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Bone and Brain Axis

The human body relies on vital functions of multiple organs. Our bones act as the human body’s scaffolds, whereas our brain controls intelligence, senses, body movement and behaviour. They seemed to be irrelevant until we recently learnt that the rate of dementia is over 40% higher in elderly people who have suffered bone fractures. How different organ systems communicate and work together in our body remains unclear. The Bone-Kidney axis so far serves as one of the best examples for the interaction organ systems and the best illustration of how bones regulate the functions of another organ. The Bone and Brain Axis Research group led by Professor Minghao Zheng is exploring the interaction between bone and brain in particular the relationship between bone fractures and the progression of Alzheimer’s disease. The vision of his group is to transform knowledge and technologies developed in orthopaedics to the treatments for neurological disorders.

Research Focus

The Bone and Brain Axis Research group aims to identify the causal relationship between bone fracture and dementia. Research Group Head, Professor Minghao Zheng is also the inventor of the collagen-based tissue regeneration technology, his team are focused on testing his patented collagen-based scaffold on peripheral nerve regeneration. Based on Professor Zheng’s extensive experience in the area of orthopaedics, he is further leading his team to explore the role of bone/dentin matrix proteins in the brain.

Exploring the causal relationship between bone fracture and dementia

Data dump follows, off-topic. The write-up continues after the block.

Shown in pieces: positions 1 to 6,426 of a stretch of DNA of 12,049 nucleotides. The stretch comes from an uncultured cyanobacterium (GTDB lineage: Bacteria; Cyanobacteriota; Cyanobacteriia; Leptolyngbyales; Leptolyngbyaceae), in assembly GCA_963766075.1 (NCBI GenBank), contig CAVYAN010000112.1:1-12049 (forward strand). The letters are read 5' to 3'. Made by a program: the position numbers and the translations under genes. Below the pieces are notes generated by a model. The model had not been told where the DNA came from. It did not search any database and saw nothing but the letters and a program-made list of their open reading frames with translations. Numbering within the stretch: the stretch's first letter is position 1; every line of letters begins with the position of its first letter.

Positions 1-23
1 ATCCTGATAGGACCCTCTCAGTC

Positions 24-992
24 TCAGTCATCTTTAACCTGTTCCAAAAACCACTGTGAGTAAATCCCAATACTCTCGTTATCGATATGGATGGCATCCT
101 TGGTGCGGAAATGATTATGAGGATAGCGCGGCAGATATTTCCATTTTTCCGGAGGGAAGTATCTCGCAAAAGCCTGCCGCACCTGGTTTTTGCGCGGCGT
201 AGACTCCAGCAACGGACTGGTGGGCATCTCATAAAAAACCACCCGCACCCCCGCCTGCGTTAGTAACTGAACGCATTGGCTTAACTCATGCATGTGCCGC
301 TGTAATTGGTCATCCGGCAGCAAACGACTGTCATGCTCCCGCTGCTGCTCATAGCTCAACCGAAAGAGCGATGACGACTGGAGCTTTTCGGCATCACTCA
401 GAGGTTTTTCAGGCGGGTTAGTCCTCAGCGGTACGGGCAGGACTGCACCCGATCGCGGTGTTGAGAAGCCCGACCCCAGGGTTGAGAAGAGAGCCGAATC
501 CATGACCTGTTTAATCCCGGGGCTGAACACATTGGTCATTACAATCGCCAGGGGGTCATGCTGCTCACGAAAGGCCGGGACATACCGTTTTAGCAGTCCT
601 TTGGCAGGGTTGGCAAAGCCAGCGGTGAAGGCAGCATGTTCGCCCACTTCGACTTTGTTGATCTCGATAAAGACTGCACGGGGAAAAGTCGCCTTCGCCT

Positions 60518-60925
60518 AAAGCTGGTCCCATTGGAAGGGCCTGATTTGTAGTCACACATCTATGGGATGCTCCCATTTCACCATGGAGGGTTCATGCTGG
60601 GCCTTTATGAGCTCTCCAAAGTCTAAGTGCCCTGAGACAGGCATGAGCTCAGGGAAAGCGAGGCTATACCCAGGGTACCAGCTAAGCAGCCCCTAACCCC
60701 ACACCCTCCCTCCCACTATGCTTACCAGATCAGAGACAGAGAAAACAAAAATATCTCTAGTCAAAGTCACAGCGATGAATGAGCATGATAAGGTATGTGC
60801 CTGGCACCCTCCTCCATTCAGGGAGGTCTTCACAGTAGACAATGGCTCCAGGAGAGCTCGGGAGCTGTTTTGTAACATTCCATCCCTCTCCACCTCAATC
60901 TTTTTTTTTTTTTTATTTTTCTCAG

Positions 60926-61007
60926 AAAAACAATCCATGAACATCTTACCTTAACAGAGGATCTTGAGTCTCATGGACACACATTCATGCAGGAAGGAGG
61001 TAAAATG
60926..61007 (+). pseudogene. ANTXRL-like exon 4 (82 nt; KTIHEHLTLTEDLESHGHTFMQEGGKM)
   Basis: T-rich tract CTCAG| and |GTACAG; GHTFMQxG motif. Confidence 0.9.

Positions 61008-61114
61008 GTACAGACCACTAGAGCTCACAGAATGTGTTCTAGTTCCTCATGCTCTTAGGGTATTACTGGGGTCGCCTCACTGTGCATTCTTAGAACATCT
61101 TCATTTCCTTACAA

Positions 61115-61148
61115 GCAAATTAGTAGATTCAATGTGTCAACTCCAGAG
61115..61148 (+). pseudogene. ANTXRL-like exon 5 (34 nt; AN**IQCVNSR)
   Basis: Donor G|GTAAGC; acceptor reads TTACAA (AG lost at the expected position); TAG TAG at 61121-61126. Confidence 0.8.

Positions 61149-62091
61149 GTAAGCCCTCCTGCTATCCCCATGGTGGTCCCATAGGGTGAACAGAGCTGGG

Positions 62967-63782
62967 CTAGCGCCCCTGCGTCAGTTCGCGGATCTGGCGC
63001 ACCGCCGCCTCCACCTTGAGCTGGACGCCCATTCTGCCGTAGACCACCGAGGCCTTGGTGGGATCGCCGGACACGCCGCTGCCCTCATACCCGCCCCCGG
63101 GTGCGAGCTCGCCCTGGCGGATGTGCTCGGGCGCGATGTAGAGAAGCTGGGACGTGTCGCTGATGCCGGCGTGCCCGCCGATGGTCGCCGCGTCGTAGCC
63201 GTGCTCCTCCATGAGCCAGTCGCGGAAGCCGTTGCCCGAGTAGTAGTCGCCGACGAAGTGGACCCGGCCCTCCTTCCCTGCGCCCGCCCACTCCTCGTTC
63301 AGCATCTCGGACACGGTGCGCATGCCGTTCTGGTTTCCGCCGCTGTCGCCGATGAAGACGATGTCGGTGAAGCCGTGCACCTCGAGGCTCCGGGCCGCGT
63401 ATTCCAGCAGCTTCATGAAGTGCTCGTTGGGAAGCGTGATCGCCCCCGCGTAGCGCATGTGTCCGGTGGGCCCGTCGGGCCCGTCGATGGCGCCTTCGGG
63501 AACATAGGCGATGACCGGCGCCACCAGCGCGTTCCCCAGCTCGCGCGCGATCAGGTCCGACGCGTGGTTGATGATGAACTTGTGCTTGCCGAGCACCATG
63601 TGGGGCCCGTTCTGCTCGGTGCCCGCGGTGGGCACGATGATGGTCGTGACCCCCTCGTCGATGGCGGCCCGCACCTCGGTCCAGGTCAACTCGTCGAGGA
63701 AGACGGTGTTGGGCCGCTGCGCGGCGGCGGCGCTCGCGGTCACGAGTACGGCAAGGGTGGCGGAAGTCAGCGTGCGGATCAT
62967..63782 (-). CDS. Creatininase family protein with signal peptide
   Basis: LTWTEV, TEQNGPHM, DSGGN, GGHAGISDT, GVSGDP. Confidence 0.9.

Bone derived factors secreted by osteocytes from bones into the bloodstream may affect the functions of our brain. We are currently investigating how these factors change during bone fracture and affect the neurogenesis as well as the amyloid β plaque formation in the brain. We are also evaluating their clinical relevance by examining their levels in the serum or cerebrospinal fluid of Alzheimer’s patients.

Improving peripheral nerve regeneration using collagen-based scaffold

Professor Zheng’s patented collagen-based scaffold has been recently approved by FDA for dental implants. This technology at its trial stages on peripheral nerve regeneration has revealed huge improvement in one quadriplegic patient from complete paralysis to regaining arm and hand functions including brushing their teeth and transferring in and out of their wheelchair. This technology for the treatment of peripheral neuropathy is being actively tested.

Exploring the role of bone/dentin matrix protein in the brain

Dentin matrix protein 1 (DMP1) is predominantly expressed during bone and tooth development. Our team discovered a novel subpopulation of astrocytes expressing Dmp1 preferably adhered to endothelial cells. We are currently investigating the role of DMP1 +ve astrocytes on maintaining the integrity of blood-brain barriers, our body’s key defence against pathogens and toxins potentially present in our blood.

Grants

  • Lloyd, Zheng, Barrett, Cook, James & Besier. Australian Research Council Linkage Grant for "Intelligent training (iTraining) for the human Achilles tendon" (2019-2021)
  • Zheng. MTP Connect Program in conjunction with Griffith University for “Development of a 3D printed graft for surgical repair of the scapholunate interosseous wrist ligament (SLIL)” (2019 – 2021)

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